Published November 07 2010
Swift: ‘Lustre’ for life fleetingWhen I was a kid, few things delighted me like the sight of the Miles Kimball catalog in the mail.
This catalog’s spirited mix of gimmicky household products and gag gifts were like precious gems to a fifth-grade girl. How could the Swift household run without a handy toothpaste tube squeezer? Wouldn’t toilet paper printed with slightly naughty cartoons be hilarious? And surely I would become a financial genius if I owned a piggy bank with a mechanical hand that reached out to grab my pennies.
Now that I’m all grown up, nothing has really changed. I still enjoy the promise of a new labor-saving device or beauty product. I am a fairly intelligent human being, yet I willingly choose to believe that a slickly demonstrated, cheaply made product really will make perfect brownies, take years off my neckline and forever eliminate pet hair on the sofa.
Which explains how I found myself in a checkout at Walgreens, clutching a Lustre At Home Tooth Whitening Light System. It only cost $29.99, yet it seemed so much fancier and more entertaining than those boring whitening trays or press-on strips. It even included an ultraviolet light, “similar to professional whitening light technology.” And it promised to lighten my teeth “up to six shades” in one hour.
I would never achieve the glow-in-the-dark grin of a Bret Michaels or Jessica Simpson, but my smile desperately needed a touch-up. Just like my dad, I have the chompers of British royalty. (Unfortunately, that means Prince Charles, not Prince William). And an escalating coffee habit didn’t help.
And so I decided to give the Lustre system a whirl. Instructions on the outside of the box claimed I only needed to follow a three-step whitening process. First, you use a hydrogen peroxide-based rinse. Then you individually paint whitening gel on each tooth. Finally, you shine a whitening light on your not-so-pearly whites.
Easy enough. But when I opened the box and read the actual instructions, I learned that, in order to get the maximum whitening effect, you needed to try this three-step process 20 times.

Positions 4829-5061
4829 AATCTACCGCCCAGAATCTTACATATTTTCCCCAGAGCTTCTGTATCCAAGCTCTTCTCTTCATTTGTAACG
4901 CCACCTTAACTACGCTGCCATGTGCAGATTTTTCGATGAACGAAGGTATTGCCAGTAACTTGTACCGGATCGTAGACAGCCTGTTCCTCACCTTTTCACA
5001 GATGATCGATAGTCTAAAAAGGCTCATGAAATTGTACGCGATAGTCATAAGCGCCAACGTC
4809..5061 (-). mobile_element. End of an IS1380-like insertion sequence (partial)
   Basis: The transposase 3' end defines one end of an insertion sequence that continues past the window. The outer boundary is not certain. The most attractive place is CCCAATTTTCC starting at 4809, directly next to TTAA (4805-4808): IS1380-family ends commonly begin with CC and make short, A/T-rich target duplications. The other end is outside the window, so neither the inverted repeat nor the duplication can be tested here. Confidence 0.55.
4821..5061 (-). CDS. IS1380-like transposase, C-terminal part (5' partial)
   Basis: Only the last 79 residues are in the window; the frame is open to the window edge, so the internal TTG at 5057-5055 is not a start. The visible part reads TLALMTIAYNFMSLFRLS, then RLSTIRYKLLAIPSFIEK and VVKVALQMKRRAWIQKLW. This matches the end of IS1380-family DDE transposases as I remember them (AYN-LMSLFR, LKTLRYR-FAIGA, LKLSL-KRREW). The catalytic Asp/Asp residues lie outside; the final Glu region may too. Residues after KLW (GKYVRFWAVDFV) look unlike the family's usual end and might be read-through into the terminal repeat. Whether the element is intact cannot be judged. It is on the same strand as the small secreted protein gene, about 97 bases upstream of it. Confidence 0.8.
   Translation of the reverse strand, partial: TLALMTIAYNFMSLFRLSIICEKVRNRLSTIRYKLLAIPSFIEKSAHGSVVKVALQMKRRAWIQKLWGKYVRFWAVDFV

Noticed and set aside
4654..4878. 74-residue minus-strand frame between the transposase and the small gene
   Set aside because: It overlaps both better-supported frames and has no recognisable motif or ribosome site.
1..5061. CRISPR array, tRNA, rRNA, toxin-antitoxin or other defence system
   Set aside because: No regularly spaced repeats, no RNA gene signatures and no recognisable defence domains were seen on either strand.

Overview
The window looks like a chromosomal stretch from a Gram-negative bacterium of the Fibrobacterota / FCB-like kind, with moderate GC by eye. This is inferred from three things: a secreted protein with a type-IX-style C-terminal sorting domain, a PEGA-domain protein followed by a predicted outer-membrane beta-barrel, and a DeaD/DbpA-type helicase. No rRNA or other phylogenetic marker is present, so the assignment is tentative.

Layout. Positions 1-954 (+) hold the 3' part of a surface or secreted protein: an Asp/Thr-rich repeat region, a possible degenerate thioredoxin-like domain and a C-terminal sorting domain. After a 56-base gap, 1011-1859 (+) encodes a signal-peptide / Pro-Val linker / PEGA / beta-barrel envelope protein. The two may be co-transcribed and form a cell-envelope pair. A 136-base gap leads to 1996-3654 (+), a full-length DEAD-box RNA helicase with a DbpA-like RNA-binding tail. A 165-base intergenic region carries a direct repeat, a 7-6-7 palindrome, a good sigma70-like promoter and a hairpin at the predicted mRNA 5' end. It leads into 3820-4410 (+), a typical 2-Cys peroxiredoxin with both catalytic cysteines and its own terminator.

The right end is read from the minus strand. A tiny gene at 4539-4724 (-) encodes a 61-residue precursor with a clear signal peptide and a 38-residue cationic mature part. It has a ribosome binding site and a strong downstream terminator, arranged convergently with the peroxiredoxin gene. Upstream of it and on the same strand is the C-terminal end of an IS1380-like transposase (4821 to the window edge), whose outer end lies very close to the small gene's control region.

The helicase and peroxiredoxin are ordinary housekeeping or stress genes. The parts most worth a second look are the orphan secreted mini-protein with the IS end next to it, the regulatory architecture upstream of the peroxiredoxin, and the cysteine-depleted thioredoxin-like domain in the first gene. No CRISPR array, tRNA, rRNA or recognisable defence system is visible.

I shrugged and plunged in anyway. The kit included a little card of tooth-enamel shades before the whitening process. I was supposed to check the pre-Lustre shade of my teeth so I could see how many shades it lightened after the treatment. (My pre-brightened shade lurked somewhere between “olive drab” and “Steve Buscemi.”)
Then the whitening march began. For the next hour, I worked like a dental galley slave. Even after 60 minutes of rinsing, painting and shining, I only got through 12 repetitions. And this wasn’t like whitening strips, which I could slap on and ignore while doing something else. I had to be devoted full time to this.
My odd ritual aroused the interest of the whole family. Our dog, Jake, who usually avoids the bathroom because it reminds him of “bath time,” actually stood in the doorway and gazed at me, his tail between his legs in a show of sympathetic embarrassment. My chemist husband came in, read the ingredients on the box and clucked, “There’s acid in here,” he said. “You’re going to ruin your teeth.”
Indeed, I made a disturbing sight. I would swab on the whitener and start to drool like a bull mastiff in a sausage factory. Then I’d have to shine the bluish, hand-held light on my teeth, while keeping my mouth open in a weird, joyless grin.
I will say this though.
My teeth looked lighter and brighter afterward. Even so, the whole “system” seemed awfully labor-intensive for the results I got.
You might say it lost a lot of its Lustre.
Next time, I’ll spend my money on something worthwhile.
I wonder if they still make toothpaste tube squeezers?
Readers can reach Forum reporter Tammy Swift at (701) 241-5525 or firstname.lastname@example.org